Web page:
Wilma Rudolph (June 23, 1940 – November 12, 1994) was a sprinter born in Saint Bethlehem, TN, who became a world-record-holding Olympic champion and international sports icon in track and field following her successes in the 1956 and 1960 Olympic Games. She competed in the 200-meter dash and won a bronze medal in the 4 × 100-meter relay at the 1956 Summer Olympics at Melbourne, Australia. She also won three gold medals, in the 100- and 200-meter individual events and the 4 x 100-meter relay at the 1960 Summer Olympics in Rome, Italy. Rudolph was acclaimed the fastest woman in the world in the 1960s and became the first American woman to win three gold medals in a single Olympic Games.
Miriam Makeba (4 March 1932 – 9 November 2008) was a South African singer, songwriter, actress, United Nations goodwill ambassador, and civil rights activist. Associated with musical genres including Afropop, jazz, and world music, she was an advocate against apartheid and white-minority government in South Africa. She was among the first African musicians to receive worldwide recognition. Makeba’s career flourished in the United States, and she released several albums and songs, her most popular being “Pata Pata” (1967). Along with Belafonte she received a Grammy Award for her 1965 album An Evening with Belafonte/Makeba. She testified against the South African government at the United Nations and became involved in the civil rights movement. She married Stokely Carmichael, a leader of the Black Panther Party, in 1968.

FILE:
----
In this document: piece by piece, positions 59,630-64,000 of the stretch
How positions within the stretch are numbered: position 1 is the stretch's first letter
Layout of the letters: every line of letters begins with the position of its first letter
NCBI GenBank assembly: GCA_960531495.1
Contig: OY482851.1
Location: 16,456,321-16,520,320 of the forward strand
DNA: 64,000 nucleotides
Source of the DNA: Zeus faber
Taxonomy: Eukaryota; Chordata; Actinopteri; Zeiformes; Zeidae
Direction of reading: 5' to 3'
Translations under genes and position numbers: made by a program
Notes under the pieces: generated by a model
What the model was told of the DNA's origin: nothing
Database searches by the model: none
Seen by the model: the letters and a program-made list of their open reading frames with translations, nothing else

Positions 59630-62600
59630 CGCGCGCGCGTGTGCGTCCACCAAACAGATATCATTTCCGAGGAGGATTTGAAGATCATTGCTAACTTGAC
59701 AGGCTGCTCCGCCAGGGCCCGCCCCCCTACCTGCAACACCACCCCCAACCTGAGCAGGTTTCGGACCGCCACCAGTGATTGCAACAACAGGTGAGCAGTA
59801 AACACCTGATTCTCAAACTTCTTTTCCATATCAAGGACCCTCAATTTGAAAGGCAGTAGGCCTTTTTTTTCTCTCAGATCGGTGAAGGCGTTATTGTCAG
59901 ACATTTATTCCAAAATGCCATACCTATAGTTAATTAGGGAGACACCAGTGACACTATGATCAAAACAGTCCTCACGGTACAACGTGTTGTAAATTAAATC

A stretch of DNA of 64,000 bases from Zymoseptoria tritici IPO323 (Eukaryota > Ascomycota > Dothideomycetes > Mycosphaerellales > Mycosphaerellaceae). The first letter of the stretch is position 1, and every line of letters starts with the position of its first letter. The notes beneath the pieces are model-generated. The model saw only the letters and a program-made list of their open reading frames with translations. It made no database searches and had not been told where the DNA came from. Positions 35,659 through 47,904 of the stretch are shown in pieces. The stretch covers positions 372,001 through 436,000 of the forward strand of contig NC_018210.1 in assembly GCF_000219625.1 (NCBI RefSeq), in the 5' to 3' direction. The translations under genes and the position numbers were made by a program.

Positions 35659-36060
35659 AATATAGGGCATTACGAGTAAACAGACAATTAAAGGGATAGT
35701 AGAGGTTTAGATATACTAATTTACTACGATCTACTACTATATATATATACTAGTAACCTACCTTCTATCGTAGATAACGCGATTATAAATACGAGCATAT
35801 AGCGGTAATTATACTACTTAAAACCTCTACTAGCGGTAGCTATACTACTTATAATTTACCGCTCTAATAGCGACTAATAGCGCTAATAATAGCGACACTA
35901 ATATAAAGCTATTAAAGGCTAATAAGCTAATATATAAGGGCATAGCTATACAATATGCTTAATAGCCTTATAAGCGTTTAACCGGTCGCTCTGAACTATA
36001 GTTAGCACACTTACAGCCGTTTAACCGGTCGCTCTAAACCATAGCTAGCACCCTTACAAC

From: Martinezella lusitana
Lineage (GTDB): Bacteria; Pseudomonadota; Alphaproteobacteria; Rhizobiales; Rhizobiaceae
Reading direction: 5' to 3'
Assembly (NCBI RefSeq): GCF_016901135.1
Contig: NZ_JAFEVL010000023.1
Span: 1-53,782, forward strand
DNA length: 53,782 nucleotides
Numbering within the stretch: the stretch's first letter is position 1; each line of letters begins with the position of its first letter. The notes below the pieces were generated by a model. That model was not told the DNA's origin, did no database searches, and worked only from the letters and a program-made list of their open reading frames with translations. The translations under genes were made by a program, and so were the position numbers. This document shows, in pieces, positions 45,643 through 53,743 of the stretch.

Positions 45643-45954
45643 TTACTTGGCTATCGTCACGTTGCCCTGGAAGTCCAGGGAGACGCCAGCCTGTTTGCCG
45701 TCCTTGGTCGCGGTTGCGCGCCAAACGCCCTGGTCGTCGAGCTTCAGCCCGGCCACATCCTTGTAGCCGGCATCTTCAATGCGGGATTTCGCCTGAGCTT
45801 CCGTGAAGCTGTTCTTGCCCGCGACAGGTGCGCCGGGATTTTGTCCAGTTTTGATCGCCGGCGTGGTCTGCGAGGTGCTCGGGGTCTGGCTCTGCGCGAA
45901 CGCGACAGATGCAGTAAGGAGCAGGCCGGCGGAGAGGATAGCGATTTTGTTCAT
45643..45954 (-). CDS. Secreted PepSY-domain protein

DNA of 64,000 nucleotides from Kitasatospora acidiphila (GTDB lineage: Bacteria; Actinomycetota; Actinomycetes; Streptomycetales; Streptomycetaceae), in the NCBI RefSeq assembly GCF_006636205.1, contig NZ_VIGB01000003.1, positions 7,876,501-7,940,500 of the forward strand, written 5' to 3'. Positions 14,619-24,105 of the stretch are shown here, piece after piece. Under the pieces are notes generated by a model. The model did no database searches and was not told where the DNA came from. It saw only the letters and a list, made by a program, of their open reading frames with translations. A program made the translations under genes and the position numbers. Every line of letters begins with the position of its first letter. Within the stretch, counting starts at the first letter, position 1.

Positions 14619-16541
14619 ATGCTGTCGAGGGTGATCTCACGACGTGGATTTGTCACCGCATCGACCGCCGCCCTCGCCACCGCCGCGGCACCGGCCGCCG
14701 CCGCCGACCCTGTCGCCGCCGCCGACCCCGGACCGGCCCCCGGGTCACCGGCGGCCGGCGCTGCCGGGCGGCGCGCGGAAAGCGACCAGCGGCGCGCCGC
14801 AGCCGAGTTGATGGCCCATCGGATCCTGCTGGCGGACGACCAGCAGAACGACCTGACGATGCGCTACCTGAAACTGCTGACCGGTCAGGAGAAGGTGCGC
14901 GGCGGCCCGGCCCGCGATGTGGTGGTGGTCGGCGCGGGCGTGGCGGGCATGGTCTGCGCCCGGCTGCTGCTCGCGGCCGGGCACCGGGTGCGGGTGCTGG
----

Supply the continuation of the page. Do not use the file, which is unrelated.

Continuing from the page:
Katherine Johnson (August 26, 1918 – February 24, 2020) was a mathematician whose calculations of orbital mechanics as a NASA employee were critical to the success of the first and subsequent U.S. crewed spaceflights. During her 33-year career at NASA and its predecessor, she earned a reputation for mastering complex manual calculations and helped pioneer the use of computers to perform the tasks. The space agency noted her “historical role as one of the first African-American women to work as a NASA scientist”.
Daisy Bates (November 11, 1914 – November 4, 1999) was a civil rights activist, publisher, journalist, and lecturer who played a leading role in the Little Rock Integration Crisis of 1957. In 1952, Daisy Bates was elected president of the Arkansas Conference of NAACP branches. The newspaper, The Arkansas State Press, became an avid voice for civil rights even before a nationally recognized movement had emerged, and Daisy was later recognized as co-publisher.